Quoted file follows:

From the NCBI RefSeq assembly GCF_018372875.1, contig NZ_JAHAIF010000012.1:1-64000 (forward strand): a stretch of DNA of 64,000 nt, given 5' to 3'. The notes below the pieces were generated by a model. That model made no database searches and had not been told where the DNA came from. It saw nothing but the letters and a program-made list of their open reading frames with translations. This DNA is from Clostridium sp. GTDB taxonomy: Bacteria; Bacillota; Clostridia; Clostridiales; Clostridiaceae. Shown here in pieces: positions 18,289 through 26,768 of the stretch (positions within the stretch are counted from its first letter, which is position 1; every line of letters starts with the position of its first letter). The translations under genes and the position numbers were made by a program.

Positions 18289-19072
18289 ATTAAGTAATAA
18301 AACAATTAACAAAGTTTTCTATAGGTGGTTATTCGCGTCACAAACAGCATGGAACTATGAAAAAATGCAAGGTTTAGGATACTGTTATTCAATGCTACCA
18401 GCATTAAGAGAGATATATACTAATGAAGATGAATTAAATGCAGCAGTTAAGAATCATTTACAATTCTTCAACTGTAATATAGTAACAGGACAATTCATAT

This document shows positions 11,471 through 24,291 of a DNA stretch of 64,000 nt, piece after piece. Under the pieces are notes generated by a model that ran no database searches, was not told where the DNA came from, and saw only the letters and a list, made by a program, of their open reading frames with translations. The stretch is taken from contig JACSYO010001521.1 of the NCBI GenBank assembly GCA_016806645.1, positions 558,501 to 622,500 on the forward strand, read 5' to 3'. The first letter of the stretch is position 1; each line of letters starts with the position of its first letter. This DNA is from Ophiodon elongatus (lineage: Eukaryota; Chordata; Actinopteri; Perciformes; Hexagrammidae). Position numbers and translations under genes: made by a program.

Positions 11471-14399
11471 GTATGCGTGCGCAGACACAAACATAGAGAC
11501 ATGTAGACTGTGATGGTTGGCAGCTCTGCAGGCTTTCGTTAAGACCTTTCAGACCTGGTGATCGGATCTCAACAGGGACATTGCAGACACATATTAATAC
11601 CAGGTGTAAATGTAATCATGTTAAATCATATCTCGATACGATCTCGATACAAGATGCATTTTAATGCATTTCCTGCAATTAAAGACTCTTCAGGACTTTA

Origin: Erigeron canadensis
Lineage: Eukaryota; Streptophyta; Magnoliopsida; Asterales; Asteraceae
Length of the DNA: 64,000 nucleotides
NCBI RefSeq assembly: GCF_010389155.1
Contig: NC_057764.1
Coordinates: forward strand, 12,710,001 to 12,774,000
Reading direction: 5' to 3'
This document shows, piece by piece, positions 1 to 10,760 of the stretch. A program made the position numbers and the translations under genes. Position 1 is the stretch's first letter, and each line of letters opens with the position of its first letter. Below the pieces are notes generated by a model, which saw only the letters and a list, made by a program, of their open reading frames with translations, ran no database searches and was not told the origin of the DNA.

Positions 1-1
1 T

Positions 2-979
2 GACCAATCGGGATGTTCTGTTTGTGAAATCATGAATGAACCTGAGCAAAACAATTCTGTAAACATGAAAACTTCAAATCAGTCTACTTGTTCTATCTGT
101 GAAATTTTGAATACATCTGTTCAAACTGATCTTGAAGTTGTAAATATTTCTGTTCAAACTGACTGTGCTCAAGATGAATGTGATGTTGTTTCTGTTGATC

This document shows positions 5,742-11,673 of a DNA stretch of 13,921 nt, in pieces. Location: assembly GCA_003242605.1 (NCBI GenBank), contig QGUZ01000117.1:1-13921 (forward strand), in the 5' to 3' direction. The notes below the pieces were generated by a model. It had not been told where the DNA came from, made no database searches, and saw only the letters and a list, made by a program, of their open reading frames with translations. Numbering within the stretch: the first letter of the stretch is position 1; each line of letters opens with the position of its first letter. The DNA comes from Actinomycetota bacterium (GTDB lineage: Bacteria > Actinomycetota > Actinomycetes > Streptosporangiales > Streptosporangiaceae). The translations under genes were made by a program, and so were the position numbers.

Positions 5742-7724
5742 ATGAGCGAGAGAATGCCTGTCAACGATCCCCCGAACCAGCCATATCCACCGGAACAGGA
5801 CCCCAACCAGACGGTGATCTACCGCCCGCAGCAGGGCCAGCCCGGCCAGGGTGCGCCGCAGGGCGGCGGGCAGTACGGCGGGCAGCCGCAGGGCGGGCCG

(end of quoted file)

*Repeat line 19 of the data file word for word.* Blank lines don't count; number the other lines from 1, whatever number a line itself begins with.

Positions 1-1